College Debt is Sky Rocketing, But Jobs Are Hard to Find: Why Schools Are Revisiting Promises to Students


What do universities have in common with insurance companies or Ann Taylor Loft? A killer new marketing strategy. 

With college costs going nowhere but up, universities are hiring marking professionals who have sold everything from life insurance to trendy clothing. These new departments are stirring controversy from all quarters and many believe that selling a university and its programs is merely a way to whitewash the ballooning costs of attending school. Though college administration is plagued with many issues, these new departments may mark a seismic shift in how we think about going to school, and it might not be all bad.

Between 1989 and 1999, college enrollment increased by 9%. Between 1999 and 2009, it increased 38%. This dramatic jump only continued the trend of rising college enrollment in the United States. The growth of the post-war middle class indicated the prosperity of the American economy, as more young people had the money and leisure to pursue higher education. The rapid proliferation of universities, as with any good in economics, ought to have lowered the cost for everyone. Instead, costs have risen more than four times the rate of inflation since 1982, partially because taxpayers have always been willing to fund the expenses of universities, directly through state schools and indirectly through subsidized student loans.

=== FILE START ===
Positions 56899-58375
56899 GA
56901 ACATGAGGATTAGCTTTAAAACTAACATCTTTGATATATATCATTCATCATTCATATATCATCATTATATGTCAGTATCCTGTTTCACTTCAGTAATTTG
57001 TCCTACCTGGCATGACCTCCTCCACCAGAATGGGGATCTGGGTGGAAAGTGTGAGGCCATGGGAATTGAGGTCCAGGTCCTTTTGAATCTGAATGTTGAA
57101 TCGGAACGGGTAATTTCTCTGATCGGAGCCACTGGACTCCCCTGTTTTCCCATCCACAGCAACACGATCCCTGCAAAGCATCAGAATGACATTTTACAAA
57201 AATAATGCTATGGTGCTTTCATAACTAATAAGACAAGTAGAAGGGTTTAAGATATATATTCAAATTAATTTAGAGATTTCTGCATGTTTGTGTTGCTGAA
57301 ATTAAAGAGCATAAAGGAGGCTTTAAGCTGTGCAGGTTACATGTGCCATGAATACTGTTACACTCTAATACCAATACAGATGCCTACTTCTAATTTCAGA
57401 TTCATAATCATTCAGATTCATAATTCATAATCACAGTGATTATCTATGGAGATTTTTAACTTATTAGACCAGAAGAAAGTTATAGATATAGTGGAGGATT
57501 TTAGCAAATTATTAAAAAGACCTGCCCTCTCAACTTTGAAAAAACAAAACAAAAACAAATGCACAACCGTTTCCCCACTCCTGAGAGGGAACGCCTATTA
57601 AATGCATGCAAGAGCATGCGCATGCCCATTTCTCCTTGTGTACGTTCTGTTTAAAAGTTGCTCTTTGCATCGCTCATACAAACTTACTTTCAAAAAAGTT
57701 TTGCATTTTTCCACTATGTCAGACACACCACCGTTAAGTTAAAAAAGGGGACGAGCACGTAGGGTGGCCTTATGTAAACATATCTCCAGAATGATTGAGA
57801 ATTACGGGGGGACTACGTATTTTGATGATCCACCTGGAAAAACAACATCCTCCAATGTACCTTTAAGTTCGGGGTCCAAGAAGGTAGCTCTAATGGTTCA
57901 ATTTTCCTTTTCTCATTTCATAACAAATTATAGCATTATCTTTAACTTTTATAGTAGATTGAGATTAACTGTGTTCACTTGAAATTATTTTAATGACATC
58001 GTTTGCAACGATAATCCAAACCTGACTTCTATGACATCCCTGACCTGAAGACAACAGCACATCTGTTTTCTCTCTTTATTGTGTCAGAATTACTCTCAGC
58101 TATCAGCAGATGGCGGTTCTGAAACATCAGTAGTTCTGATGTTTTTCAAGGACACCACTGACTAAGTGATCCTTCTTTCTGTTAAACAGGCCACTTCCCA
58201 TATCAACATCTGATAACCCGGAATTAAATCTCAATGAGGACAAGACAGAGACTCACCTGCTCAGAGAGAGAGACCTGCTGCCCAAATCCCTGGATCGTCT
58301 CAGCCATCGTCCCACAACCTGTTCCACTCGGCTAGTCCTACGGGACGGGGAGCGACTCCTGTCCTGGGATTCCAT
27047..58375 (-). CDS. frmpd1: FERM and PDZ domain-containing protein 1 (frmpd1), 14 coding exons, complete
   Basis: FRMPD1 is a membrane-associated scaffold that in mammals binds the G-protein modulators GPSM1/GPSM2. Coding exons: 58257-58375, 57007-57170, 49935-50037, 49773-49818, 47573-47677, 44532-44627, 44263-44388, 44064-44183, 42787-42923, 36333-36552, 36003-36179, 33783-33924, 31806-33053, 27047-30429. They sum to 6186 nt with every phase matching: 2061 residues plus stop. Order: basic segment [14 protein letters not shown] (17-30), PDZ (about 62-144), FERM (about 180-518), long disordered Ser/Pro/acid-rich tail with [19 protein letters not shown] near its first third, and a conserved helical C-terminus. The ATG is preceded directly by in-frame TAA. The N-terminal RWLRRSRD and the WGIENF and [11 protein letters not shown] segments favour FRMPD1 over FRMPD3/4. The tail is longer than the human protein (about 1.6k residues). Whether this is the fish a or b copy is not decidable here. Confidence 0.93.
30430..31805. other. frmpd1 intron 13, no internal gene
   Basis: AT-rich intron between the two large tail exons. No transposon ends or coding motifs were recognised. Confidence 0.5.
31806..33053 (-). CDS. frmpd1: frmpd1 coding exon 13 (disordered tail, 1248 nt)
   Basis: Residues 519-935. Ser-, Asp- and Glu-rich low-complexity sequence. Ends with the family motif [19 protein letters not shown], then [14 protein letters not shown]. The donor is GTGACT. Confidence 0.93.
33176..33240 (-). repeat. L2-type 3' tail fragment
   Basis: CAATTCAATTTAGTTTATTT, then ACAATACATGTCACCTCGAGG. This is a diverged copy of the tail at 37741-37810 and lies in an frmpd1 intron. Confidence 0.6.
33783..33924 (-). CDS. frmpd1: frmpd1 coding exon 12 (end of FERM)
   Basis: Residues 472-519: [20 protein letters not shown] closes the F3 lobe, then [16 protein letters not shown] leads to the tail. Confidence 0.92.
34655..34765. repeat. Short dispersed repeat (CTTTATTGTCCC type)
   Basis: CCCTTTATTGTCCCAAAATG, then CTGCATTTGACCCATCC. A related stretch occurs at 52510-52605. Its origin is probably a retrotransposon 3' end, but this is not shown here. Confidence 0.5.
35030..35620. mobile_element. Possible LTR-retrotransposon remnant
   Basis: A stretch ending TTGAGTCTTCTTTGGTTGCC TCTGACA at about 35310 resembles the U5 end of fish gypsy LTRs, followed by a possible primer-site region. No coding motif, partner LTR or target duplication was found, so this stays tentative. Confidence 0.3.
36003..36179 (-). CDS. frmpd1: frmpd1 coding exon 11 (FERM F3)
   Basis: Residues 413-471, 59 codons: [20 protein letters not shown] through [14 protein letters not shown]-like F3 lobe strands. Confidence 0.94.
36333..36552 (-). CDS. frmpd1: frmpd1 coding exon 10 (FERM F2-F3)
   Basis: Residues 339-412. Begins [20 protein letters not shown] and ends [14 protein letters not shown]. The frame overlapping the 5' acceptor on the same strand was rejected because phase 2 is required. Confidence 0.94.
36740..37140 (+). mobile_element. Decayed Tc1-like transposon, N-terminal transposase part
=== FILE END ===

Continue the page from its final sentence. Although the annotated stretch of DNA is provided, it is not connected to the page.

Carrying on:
Many take umbrage at the fact that students are no longer getting what they “pay for” — a good job upon graduation. The truth is, different colleges promise different things. The local community college that specializes in teaching skilled trades and a liberal arts university that emphasizes foreign languages are clearly two different animals. It is absurd to expect the same result from the two organizations. 

In the past, schools have tried to remain competitive by overextending their resources. Universities acquire new programs and flashy facilities to woo in ever-increasing enrollment numbers. Instead of trying to spread themselves thin to pull in all demographics and interest areas, colleges should specialize. By finding what they do well and throwing their energy and resources behind it, colleges can actually identify what they plan to deliver to their students and be held accountable to their promises.

Marketing departments may actually help colleges define what they are offering to students. This doesn’t necessarily have to come at the cost of academic excellence, which is frequently touted as a casualty of a business-oriented mindset in colleges. If your university has an excellent graduate program in early modern philosophy, there is a very specific demographic that school wishes to attract. That potential student could mistakenly choose a university specializing in something he is not as interested in. The central concept behind marketing is that no one knows what you offer if you don’t tell them about it. These new departments could help students make more informed decisions about what school best serves their needs and goals.